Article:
Taming node_modules

frederic charette
2 min readJun 9, 2021


It’s no secret that node_modules, while a wonderful solution to local package management, is also regarded as a swarming nightmare of files, which create a lot of pressure on disk IO and space.

This can be very problematic for smaller devices running node as is now more popular in IoT.

There are a couple of neat solutions to bundle all of your dependencies in a single js file, like yarn’s PnP proposal explores. Unfortunately, this doesn’t necessarily work for IoT devices with low computing power as parsing such a large JS file would lock everything for a few seconds, or perhaps longer. This concept has been well explored in this fantastic article: The cost of javascript in 2018

Instead, I tried understanding *what* exactly can be found in your node_modules. The results may shock you…

- Benchmarking suites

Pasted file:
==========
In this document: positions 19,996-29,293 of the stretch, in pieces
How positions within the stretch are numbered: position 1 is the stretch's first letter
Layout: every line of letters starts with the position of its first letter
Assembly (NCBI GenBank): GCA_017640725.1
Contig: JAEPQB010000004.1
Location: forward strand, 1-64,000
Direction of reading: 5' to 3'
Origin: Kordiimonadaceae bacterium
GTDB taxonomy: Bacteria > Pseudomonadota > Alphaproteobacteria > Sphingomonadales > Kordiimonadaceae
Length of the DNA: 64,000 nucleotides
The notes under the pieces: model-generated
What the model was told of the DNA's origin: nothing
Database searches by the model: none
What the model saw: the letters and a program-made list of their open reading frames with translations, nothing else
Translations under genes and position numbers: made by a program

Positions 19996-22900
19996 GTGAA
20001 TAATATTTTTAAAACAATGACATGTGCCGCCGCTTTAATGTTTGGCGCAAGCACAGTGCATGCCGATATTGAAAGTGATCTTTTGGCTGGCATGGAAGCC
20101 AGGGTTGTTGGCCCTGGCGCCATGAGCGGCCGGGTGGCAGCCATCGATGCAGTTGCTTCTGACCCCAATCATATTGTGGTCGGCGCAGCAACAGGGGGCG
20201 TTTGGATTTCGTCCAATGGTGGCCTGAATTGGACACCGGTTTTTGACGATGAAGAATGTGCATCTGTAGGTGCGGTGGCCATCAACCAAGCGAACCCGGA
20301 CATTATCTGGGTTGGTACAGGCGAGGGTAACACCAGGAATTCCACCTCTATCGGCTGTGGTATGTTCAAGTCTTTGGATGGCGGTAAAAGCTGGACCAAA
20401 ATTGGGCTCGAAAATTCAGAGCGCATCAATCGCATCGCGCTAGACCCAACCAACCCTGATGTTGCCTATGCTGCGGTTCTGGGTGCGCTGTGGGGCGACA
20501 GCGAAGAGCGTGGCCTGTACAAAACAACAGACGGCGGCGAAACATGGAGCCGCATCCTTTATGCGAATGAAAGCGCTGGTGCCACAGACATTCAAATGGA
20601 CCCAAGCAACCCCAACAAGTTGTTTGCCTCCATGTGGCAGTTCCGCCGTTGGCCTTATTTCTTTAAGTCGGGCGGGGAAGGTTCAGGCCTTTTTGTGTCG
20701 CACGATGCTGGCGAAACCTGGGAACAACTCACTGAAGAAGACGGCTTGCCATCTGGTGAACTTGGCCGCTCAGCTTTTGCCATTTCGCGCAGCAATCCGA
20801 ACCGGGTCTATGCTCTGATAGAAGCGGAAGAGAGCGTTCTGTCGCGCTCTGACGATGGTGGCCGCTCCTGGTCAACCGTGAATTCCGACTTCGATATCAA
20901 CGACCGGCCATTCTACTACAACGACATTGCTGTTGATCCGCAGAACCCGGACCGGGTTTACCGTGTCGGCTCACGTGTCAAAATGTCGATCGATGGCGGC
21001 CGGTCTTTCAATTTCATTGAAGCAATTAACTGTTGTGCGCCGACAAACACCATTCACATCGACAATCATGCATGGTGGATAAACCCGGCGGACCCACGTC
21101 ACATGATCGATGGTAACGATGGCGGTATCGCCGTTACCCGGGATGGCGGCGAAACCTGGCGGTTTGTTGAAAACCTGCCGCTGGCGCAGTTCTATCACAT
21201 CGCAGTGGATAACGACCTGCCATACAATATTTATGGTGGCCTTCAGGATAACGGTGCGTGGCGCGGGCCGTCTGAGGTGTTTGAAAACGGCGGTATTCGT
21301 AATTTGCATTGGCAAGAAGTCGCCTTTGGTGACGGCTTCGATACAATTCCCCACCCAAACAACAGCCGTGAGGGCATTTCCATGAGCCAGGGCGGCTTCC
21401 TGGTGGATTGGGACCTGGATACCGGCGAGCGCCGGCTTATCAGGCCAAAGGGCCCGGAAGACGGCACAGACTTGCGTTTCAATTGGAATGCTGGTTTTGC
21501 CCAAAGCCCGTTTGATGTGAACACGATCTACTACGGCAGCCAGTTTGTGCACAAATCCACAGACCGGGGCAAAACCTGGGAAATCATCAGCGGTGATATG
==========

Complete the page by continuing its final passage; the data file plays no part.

- Wikis and documentation (with image/video assets)
- Test suites
- Internal tooling
- Raw sources (alongside transpiled modules)
- Code samples
- Guy Fieri ?

Right now, as you read this, these files are sitting inches away from your code, on your production environments.

NPM allows you to dry-run package deploys to see what files are going to be included. This is a step often skipped by package maintainers. NPM currently does not warn you about the content of your package, and `npm install — prod` doesn’t help with this problem.

So, what’s the solution ?

I created a small set of instructions that I added to a dockerfile that finds and deletes most known offenders. It could be made into an npm package itself (ironic if you ask me).

Here it is: https://gist.github.com/fed135/af42be63989e734acc025090fd120186

Let me know if I missed any.



frederic charette

Building engineering organizations, one commit at a time.